There was little communication between Cairo and Delhi, and the telegrams that were sent were not much more than brusque formalities. In a letter to her father, sent by diplomatic pouch, Gertrude wrote: “There is a great deal of friction between India and Egypt over the Arab question which entails a serious want of co-operation between the Intelligence Departments of the two countries and the longer it goes on the worse it gets.”

In order to move ahead with their plans for an Arab uprising, Cairo needed Hardinge’s support. The Viceroy alone could provide the men, the money and the arms. There was only one person who could possibly persuade Hardinge to change his mind. Gertrude had known Hardinge since her youthful trip to Bucharest when both he and Domnul came to visit her uncle, Ambassador Frank Lascelles. Now, with Domnul, a close friend of Hardinge’s, in India working on a special project for the government, she was encouraged by her chief, General Clayton, to pay him a call.

“So I’m going,” she wrote to her father. “I feel a little nervous about being the person to carry it out … but the pull one has in being so unofficial is that if one doesn’t succeed no one is any the worse.”

“I’m off finally at a moment’s notice to catch a troop ship at Suez,” she wrote on January 24, 1916, hardly betraying her anxiety; “I really do the oddest things.” The SS Euripides was crowded with military men, two battalions of soldiers on their way to India. “The cat and I are the only two people not in uniform,” she scrawled to Florence. The five-day cruise ended in Karachi; from there, she took the railway line to Delhi. She arrived, coated in dust on an icy cold morning; Domnul, still red-haired but plumper, was waiting on the platform.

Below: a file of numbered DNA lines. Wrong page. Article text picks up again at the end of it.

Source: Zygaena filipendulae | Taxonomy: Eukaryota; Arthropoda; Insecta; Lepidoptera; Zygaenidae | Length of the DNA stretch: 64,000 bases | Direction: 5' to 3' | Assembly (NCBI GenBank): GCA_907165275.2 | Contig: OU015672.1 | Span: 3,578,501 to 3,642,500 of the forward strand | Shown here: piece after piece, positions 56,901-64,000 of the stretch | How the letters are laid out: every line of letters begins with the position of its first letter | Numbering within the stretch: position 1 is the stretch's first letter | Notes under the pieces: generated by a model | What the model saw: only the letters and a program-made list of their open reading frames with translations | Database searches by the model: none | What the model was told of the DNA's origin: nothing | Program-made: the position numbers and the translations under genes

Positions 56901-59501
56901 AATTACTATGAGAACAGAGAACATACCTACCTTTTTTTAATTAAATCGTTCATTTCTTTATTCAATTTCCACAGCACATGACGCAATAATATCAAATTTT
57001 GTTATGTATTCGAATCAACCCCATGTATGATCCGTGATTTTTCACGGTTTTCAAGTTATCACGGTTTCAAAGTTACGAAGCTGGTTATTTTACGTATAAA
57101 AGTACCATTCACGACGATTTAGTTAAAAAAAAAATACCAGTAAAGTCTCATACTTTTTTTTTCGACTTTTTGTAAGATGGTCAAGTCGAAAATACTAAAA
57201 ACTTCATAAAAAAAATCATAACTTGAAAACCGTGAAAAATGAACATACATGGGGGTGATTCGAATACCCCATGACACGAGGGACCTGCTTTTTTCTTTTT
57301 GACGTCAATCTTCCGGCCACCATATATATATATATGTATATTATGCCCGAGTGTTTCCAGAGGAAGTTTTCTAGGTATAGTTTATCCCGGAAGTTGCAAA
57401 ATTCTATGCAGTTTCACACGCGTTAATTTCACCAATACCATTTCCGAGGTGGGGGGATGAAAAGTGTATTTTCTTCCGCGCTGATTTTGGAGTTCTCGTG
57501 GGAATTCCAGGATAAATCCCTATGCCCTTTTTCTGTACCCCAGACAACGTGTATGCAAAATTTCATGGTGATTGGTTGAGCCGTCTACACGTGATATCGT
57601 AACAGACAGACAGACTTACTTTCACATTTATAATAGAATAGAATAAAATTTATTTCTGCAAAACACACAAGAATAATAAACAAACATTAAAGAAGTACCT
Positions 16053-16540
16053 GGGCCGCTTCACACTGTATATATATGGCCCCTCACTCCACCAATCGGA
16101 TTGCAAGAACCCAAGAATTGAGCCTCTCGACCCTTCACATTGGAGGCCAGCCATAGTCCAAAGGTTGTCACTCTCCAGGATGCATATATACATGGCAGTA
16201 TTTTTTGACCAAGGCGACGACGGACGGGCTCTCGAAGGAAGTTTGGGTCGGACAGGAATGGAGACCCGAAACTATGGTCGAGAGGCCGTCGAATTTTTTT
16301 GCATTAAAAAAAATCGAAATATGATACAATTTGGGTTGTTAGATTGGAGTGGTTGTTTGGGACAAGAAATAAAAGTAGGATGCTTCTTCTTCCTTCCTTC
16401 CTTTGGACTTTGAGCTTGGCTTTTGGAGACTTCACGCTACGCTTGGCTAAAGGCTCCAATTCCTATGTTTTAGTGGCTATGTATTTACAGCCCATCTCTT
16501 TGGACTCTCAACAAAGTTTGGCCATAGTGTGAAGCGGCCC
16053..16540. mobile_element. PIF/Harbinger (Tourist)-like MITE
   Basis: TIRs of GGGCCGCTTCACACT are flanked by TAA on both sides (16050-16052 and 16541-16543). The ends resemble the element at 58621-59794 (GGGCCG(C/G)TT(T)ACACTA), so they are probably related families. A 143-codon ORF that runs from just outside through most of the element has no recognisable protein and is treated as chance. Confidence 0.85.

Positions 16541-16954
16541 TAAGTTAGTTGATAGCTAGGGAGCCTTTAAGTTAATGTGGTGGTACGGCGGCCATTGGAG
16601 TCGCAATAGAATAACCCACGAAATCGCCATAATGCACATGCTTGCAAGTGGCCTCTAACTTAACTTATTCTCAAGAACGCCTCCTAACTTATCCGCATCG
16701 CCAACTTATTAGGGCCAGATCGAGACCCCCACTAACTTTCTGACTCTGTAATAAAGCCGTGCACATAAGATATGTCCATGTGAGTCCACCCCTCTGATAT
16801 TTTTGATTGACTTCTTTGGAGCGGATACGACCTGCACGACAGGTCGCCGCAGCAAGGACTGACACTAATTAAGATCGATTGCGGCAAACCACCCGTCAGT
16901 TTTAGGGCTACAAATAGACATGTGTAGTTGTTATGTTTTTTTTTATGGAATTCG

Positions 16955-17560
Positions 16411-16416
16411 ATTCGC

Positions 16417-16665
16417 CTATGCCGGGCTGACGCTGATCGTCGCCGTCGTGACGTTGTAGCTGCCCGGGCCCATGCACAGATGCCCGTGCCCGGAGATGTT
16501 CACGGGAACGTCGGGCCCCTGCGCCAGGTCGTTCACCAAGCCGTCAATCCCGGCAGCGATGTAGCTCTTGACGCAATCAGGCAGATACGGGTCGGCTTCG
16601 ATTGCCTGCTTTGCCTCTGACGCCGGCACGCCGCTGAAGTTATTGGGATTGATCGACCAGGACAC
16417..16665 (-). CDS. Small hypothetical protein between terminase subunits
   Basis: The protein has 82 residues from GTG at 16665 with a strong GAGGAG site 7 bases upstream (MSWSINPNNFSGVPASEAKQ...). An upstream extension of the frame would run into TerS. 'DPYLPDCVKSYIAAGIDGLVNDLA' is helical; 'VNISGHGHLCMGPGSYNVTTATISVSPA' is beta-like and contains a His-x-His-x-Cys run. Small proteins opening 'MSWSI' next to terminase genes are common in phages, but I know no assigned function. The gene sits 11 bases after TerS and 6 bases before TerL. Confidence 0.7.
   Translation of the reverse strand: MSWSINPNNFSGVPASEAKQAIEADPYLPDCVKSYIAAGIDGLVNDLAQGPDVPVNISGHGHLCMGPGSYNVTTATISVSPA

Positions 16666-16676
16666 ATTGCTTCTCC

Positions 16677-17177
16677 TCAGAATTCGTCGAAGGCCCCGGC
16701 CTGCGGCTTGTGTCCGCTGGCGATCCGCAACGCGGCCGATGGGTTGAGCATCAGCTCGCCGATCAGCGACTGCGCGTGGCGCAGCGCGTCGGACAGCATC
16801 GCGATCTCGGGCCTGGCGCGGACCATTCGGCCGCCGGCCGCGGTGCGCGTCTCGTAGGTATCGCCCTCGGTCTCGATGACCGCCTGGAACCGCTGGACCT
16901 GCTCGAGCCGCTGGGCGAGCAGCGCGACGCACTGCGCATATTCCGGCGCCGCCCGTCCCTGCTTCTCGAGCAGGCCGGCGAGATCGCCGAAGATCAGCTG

Taking her in an official car, Domnul motored with her to her quarters, a luxurious tent with a sitting room, bedroom and bathroom, and stayed to talk while she breakfasted. A short while later the Viceroy appeared. Gertrude curtsied and launched her case. “He is very anxious that I should return to somewhere in the neighbourhood of my old hunting grounds,” she wrote home excitedly, referring to Iraq.

After lunch at the Viceroy’s residence, she presented him with a memorandum on what she felt she could do to improve relations between India and Egypt. For all his power as head of India, Hardinge was out of the loop. Actions were being taken and policies set in Cairo without his consultation. He was eager for better communications, and with his help she set to work, meeting with officials from India Intelligence headquartered in Simla, digging through Intelligence dossiers to add information to her tribal report, working with officials in India Foreign Affairs, using every opportunity to argue for support of an Arab revolt. She found them “curiously eager to talk—much more than I expected,” and was asked by India Intelligence to serve as an editor for a publication they were compiling, a Gazetteer of Arabia. After three weeks she deemed her visit a success, writing proudly to her father: “I think I have pulled things straight a little as between Delhi and Cairo.” In another note she added, “It is essential India and Egypt should keep in the closest touch since they are dealing with two sides of the same problem.”